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Category Archives: Features
I’ve been asking for years for more material on Crabtree and other local factories, as I’m sure there’s an untapped and rich seem of material to be found from these great lost local employers – but sadly little has emerged.
A nice gentle one for a Saturday afternoon here, and people interested in the borderlands between Aldridge and Walsall Wood, known as The Vigo – David Evans have been in conversation with local man Ken Massey, who lived there in a more rural time, and has kindly donated mages of the farm and life there.
One recurring theme here on the blog is the story of one of Brownhills’ most notable sons – Dickie Dorsett, ace footballer known as the Brownhills Bomber, who was a major-league football star in times past and by all accounts a thoroughly decent bloke.
Sometimes, something comes in unexpectedly that puts a huge smile on your face, just for the sheer rarity value of it – and the email I received a couple of days ago from Mike Blakeway in South Australia did just that.
Hi folks – here’s something I found last night that I’d forgotten about, that ties in with my fascination for Birmingham and architecture – and also, my obsession with well-crafted language.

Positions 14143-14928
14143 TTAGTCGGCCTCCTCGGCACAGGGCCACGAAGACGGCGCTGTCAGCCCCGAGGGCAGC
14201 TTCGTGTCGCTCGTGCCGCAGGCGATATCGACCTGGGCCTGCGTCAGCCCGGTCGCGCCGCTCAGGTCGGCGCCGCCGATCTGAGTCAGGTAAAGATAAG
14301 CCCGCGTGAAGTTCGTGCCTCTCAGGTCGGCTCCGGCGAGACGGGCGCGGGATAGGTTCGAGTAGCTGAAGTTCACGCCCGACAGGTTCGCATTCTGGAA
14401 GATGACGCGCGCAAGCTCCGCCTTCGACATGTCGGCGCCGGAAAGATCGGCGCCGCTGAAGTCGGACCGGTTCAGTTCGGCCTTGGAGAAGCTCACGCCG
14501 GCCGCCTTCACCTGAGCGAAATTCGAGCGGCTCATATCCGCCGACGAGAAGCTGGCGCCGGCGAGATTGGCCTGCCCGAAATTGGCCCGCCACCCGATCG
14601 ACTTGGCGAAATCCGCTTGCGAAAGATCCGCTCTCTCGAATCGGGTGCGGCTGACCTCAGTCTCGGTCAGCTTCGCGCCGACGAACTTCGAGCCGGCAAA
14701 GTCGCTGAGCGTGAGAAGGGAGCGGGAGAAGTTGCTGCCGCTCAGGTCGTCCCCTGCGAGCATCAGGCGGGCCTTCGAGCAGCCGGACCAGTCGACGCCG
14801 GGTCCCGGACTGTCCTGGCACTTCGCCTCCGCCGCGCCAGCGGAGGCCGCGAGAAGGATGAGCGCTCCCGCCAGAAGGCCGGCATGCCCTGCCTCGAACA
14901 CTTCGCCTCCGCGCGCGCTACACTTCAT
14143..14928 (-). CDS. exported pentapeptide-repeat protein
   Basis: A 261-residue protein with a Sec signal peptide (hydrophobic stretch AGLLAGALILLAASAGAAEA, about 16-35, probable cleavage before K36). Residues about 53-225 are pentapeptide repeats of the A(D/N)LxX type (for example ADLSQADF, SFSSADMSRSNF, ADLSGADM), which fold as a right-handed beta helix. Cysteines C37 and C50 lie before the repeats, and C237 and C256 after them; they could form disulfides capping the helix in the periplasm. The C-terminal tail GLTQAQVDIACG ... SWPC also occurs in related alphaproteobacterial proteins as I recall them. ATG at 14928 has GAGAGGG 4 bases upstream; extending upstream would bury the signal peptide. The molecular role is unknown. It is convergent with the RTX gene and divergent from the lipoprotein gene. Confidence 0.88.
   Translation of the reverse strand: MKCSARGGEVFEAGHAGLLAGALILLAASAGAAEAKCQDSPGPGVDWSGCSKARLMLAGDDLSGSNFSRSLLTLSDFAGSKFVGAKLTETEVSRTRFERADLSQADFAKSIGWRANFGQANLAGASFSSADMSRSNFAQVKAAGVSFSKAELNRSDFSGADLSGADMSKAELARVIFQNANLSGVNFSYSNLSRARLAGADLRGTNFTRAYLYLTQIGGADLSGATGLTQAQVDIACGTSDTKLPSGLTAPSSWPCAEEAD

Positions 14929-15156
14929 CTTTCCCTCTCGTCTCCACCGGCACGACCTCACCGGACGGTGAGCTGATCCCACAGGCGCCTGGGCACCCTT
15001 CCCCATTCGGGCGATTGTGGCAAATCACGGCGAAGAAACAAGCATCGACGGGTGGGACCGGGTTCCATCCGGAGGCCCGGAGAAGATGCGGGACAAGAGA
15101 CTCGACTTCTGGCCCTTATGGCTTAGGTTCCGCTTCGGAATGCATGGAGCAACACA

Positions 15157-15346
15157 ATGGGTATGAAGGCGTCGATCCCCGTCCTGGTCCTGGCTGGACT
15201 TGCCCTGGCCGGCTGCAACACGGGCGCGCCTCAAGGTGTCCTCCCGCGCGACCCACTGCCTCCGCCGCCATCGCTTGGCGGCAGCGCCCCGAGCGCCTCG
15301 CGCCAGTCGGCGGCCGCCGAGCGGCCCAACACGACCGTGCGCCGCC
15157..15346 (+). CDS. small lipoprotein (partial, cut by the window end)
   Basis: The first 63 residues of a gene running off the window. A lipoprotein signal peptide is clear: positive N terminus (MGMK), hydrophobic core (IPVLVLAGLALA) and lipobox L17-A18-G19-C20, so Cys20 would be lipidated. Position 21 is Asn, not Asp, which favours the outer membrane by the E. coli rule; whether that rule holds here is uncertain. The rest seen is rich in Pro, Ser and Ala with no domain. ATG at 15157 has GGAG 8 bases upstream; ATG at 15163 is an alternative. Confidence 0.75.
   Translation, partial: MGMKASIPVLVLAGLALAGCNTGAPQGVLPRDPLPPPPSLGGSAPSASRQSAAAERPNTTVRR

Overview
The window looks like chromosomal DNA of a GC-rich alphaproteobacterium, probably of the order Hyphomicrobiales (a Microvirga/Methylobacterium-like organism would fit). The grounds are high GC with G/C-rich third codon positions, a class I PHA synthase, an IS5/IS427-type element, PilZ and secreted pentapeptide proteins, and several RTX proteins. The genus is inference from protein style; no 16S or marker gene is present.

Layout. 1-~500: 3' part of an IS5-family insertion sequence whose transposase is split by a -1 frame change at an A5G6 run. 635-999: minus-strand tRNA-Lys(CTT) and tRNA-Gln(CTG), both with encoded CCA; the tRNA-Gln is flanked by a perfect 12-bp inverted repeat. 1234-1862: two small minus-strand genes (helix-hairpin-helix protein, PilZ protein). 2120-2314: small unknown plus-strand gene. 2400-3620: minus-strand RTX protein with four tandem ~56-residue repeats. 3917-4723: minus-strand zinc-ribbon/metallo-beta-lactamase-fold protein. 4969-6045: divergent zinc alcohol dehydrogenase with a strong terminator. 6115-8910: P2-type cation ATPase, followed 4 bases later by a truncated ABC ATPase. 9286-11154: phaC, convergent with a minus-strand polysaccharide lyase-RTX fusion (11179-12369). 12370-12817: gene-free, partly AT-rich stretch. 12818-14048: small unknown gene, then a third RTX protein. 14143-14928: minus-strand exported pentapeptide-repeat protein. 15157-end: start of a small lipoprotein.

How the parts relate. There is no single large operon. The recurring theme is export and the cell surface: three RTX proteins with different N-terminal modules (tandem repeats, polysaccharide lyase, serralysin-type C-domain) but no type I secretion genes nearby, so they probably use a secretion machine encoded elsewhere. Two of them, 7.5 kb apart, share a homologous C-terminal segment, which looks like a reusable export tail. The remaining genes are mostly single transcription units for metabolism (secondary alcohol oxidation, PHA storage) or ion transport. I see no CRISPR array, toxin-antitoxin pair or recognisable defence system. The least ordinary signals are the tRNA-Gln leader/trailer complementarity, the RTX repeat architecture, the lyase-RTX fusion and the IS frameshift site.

We’re a third of the way through March, and daffodils are out, the sun is high in the sky and spring is in full effect – I left in the afternoon for a quiet, fast spin – I ended up on a 45-miler around Lichfield, Croxall, Edingale, Harlaston, Whittington, Weeford and Shenstone.
[caption id="attachment_17934" align="alignleft" width="300"] How Shenstone looks best: in silhouette[/caption] Continue reading
As is usual, today I visited Erdington Bike Jumble, the yearly tat-bazaar for cyclists that always takes place the first Saturday in March.
First weekend in march is always Erdington Bike Jumble. I usually go if the weather’s OK, and potter round, enjoying the company and chatter of other cyclists. Normally a pretty isolated activity, it’s nice to meet other riders socially for a change. A chance to meet old mates, compare machines and have a natter.
Top rail historian Ian Pell, late of this parish, dropped me a line today to point out the origins of the photos that I borrowed from the South Staffordshire Railway Site to illustrate yesterday’s article about Charringtons Oil Terminal and Anglesey Sidings.
This morning, on Twatter, good friend @ChisDavies1 from darkest Pelsall posted a picture of an unusual ice formation on bushes at Stubbers Green. It was so remarkable, that it piqued my interest; this afternoon, in a low, late winter sun, I went to check it out.
I’ve got some great stuff coming up. But here’s a taste of something really exciting from reader and New Year competition winner Fred Butler. I give you… the start of Crabtree, Brownhills, in 1954.
Today, we went up on Cannock Chase again, and I make no apologies for another feature on the deer. These lovely ladies were a smaller subset of the herd from last week, but on this occasion, they were a little more tolerant. They may well have been hungry. This is the closest I’ve ever managed to get to them.